THE CONTEMPORARY POLITICS OF HEALTH REFORM
THEDA SKOCPOL AND PATRICIA SELIGER KEENAN
The past decade has witnessed some amazing twists and turns in U.S. health care politics. Starting in 1993, President Bill Clinton attempted to push through a comprehensive reform that would have guaranteed health insurance to all Americans, extending coverage to low-wage workers who predominated in the ranks of the uninsured. Yet within a year, public opinion turned as interest groups and partisan forces mobilized against the reform proposals, leading Clinton to abandon them (Broder and Johnson 1996; Skocpol 1997). After the 1994 midterm elections, Republicans took control of Congress and redefined health care reform to mean containing costs and restructuring Medicaid and Medicare. But Republican proposals, too, proved unpopular and largely failed (Peterson 1998).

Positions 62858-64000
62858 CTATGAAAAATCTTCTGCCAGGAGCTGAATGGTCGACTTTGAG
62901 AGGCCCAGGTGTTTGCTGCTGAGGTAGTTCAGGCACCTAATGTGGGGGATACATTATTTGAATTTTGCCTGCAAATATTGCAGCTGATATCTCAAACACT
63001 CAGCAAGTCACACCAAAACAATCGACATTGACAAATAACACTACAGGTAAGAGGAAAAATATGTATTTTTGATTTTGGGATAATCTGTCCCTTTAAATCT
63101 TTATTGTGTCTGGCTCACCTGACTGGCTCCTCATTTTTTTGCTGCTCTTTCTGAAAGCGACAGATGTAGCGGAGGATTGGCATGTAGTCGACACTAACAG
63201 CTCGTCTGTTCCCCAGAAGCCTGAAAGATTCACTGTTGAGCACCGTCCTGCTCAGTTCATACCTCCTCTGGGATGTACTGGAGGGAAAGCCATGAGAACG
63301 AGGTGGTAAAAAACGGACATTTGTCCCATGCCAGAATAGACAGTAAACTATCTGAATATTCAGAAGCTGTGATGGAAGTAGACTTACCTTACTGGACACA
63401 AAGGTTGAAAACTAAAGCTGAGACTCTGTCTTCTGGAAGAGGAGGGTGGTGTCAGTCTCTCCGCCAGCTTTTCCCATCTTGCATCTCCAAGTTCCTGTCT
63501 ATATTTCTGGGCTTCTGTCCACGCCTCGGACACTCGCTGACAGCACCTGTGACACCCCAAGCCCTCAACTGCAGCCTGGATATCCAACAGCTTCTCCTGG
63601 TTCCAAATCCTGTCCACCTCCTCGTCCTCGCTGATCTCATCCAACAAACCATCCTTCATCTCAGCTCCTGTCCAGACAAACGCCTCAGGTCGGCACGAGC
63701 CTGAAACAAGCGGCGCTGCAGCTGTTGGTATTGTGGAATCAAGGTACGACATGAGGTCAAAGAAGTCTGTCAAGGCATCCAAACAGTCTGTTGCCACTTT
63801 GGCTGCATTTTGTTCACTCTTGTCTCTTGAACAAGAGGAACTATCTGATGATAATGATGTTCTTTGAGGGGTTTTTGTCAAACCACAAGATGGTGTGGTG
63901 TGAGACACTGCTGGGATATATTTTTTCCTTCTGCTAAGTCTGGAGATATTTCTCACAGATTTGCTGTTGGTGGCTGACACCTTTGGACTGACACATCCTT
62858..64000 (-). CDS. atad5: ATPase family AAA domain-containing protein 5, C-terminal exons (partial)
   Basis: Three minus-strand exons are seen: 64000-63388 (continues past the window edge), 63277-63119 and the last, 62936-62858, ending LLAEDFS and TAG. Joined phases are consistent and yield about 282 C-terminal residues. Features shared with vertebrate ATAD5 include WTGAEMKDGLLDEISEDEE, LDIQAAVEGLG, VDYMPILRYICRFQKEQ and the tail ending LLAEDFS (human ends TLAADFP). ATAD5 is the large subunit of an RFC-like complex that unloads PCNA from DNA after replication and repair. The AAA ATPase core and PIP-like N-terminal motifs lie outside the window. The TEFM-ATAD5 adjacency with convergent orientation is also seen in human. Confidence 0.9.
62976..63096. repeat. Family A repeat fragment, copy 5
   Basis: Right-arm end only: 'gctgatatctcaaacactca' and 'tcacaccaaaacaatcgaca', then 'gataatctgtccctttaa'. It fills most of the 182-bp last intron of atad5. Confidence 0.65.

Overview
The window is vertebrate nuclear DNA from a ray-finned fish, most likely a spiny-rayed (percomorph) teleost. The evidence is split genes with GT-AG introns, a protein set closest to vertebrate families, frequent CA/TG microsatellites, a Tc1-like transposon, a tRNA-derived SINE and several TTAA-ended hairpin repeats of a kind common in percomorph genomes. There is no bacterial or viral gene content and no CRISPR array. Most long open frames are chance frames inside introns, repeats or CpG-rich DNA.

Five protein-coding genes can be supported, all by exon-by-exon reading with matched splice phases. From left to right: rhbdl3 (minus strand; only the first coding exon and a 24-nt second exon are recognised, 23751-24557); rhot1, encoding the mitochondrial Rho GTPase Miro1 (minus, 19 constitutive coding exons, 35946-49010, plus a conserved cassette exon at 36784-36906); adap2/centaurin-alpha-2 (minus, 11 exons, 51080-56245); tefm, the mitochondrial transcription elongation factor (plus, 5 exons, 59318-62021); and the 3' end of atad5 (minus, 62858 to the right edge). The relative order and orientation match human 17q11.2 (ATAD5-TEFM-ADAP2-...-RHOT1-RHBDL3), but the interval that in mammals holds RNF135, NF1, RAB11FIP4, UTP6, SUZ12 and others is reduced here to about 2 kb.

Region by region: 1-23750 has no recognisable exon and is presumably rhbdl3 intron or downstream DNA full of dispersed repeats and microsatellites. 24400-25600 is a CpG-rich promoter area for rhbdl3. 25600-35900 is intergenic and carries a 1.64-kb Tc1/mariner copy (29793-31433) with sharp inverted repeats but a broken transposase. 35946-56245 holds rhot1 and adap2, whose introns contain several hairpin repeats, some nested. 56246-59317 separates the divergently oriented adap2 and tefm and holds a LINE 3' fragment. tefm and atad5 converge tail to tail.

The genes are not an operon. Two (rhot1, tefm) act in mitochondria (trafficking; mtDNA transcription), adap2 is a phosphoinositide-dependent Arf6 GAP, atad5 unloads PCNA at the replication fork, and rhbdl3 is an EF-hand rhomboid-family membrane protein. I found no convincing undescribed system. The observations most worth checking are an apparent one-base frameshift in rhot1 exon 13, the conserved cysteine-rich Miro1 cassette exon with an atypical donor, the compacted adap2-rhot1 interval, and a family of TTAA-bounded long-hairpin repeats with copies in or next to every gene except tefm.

Health reform proposals then concentrated on incremental adjustments until 2003, when Republicans in control of the presidency and both houses of Congress just barely pushed through a major enhancement and restructuring of the Medicare program, which covers 40 million elderly and disabled Americans (on the politics of this episode, see Skocpol 2004). In one of the most extraordinary episodes in U.S. health care politics, Republicans sponsored the addition of a prescription drug benefit to Medicare, a public-sector program they had long questioned, while most Democrats criticized and opposed the legislation even though it mandated expanded benefits.
How are we to understand the contemporary politics of health reform? How do issues rise on the agenda, and what forces determine the shape and fate of legislative proposals? We use insights from political science research on agenda setting and policymaking to examine key episodes and trends, especially the Clinton health reform episode of 1993–1994, the attempted Republican cutbacks of the mid–1990s, and the enactment of Medicare restructuring in 2003. Proposed reforms that make headway, we argue, build on existing public-private arrangements and are more likely to be successfully enacted if they are inherently ambiguous and stress benefits and subsidies rather than cost-constricting regulations or funding cuts. We then draw upon knowledge of past episodes to speculate about the future course of health reform politics.